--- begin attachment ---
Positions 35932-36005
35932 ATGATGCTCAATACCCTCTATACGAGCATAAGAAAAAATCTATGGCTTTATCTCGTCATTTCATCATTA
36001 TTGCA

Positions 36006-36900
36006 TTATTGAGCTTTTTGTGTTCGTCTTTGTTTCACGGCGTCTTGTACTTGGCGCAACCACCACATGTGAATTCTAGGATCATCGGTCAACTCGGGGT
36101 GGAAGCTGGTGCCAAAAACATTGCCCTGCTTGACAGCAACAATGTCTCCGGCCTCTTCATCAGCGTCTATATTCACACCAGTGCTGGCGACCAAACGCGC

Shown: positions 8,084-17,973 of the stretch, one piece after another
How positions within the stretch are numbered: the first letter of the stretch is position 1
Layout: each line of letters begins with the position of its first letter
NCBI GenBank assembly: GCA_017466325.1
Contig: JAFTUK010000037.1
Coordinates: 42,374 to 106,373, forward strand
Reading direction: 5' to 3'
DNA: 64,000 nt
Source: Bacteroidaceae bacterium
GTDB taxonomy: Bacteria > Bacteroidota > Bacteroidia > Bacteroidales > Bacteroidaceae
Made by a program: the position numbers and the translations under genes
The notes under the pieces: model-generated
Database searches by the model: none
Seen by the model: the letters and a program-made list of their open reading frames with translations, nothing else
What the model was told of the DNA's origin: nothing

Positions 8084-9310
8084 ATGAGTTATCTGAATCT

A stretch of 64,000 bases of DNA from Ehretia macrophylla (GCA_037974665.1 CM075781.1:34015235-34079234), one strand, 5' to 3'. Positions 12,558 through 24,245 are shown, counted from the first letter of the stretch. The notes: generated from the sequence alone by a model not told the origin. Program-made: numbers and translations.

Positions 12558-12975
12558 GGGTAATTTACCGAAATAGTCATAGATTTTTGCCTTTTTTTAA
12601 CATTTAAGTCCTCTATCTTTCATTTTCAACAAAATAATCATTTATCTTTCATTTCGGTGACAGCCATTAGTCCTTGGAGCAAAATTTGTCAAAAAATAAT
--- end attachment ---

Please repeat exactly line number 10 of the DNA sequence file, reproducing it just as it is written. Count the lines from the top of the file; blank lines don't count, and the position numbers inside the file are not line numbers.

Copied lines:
NCBI GenBank assembly: GCA_017466325.1